A message from the headmaster
The events in America, surrounding the killing of George Floyd by a member of the state police force, have shown that genuinely caring for each other, standing up for others and being honestly educated in matters of race, anti-racism, inequality and human rights is vital.
George Floyd’s killing follows similar deaths of other black Americans. It was not an isolated event. It is also not only an American matter. Britain has a similar list of black Britons killed or rendered disabled through acts of atrocity.
I am sure I speak on behalf of us all by saying we must stand together, with all victims of marginalisation, injustice, repression and inequality. We condemn the specific actions leading to the death of George Floyd and the cultures surrounding them.
Open discussion at Emanuel
I have always been convinced that schools are places where all topics should be openly discussed, and all voices heard. I also believe that school populations offer hope for our society. Last week, Emanuel’s Junior Equality Society met to reflect on the killing of George Floyd and the complex matters surrounding this act by a member of the Minneapolis police.
The Society and its pupils have addressed personal stories of sexism and racism; the elderly and lock-down discrimination; as well as social inequality in the context of the pandemic, this term.
Important personal and collective responses to the tragic loss of a life in America (and the matters surrounding it) have come from across our school community. We have reflected on a racist and prejudice system and culture. We have seen that at times and in places, it is evident in this country too. These responses have been through informal communication, within formalised pupil group debate, through ‘Life Education’ (PSHE) lessons and will be in religious service and assemblies in the coming week.
Our ethos and values
Our school’s values and ethos reflect the importance of positive human relationships to everyone connected to Emanuel. We need our daily actions to uphold these words. We are heartened that so many people connected to our school care as we do.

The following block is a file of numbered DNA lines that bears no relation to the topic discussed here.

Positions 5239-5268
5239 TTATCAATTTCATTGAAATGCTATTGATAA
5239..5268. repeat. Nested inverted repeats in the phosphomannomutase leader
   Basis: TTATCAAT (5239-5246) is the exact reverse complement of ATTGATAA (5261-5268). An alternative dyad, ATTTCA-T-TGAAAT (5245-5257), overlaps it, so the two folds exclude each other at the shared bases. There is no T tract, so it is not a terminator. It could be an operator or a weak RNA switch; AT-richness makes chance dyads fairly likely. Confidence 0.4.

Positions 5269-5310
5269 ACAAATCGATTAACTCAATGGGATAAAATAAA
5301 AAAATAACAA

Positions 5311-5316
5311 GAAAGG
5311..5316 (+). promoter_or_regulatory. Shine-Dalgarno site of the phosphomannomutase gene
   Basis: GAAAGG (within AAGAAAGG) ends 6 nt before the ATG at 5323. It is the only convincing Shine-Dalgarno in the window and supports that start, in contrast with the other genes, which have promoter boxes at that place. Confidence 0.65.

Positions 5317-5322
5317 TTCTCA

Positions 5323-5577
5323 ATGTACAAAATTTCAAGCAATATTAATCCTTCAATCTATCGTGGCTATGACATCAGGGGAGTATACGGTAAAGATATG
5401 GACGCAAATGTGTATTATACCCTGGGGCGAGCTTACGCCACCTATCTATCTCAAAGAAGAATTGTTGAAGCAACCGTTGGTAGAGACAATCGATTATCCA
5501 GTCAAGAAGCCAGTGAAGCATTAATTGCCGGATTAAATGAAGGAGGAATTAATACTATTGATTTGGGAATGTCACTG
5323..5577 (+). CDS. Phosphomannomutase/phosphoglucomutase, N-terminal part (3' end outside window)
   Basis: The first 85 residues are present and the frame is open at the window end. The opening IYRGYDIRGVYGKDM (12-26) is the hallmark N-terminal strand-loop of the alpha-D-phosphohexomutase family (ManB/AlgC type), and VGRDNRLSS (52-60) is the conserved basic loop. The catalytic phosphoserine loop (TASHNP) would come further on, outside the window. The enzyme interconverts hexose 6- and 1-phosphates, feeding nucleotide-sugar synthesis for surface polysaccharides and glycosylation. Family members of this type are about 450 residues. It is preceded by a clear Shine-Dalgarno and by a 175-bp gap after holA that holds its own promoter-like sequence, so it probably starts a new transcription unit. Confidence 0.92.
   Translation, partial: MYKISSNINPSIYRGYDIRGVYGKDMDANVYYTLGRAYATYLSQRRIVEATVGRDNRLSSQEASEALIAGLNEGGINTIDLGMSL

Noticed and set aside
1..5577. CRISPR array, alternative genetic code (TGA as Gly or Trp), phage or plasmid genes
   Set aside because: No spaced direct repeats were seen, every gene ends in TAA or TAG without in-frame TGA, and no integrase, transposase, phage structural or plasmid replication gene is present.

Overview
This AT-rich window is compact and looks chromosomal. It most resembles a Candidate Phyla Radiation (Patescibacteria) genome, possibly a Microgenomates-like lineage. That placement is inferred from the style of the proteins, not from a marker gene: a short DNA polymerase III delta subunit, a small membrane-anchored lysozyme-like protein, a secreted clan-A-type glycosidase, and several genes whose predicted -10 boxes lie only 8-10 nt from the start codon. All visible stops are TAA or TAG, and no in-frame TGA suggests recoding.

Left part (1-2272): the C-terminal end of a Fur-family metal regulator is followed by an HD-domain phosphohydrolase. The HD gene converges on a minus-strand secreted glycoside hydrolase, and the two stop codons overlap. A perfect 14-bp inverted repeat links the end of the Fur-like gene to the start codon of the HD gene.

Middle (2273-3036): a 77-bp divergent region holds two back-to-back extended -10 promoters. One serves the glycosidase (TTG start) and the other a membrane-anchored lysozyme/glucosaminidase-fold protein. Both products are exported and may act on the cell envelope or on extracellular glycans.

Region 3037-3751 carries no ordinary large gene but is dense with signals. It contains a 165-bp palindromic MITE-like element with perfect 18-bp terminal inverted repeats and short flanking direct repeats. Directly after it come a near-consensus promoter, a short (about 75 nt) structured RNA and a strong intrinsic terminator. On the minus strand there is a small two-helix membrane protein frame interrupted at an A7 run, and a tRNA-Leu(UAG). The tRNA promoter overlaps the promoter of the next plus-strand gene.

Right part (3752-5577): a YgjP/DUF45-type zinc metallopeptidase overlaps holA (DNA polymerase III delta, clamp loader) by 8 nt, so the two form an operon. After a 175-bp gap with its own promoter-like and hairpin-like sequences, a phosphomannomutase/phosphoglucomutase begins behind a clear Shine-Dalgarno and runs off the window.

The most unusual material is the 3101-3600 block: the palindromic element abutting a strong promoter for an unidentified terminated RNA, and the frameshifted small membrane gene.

We all rightly ask what more we should do.
Beyond the national regulatory guidance and exam courses that govern and direct much of our approach to teaching and learning and pastoral care, we have sought to make more curriculum changes in recent years.
This academic year, we hosted ‘Black History Week’, with a focus on literature, history and culture. We have started the new subject of ‘Ethos’ in the Lower School. This is a weekly lesson focused on debating, philosophy, society and morality. We plan to continue this in the Middle School and it will partner our PSHE lessons, as a period where young people can continue to think about and become comfortable in articulating views on matters that are important to them. We wish, however, to do more.
We will continue to ensure our curriculum allows everyone to address and learn about vital matters of race and anti-racism. We will do this through specific lessons, whole-school events, visiting speakers and content teaching in academic subjects.
These steps will build on the caring teaching and pastoral approaches in place at Emanuel.
The establishment of an Advisory Group
An advisory group of school staff – from across all employee positions – and pupils of different ages and backgrounds, is being formed to review the curriculum, through the perspectives set out above.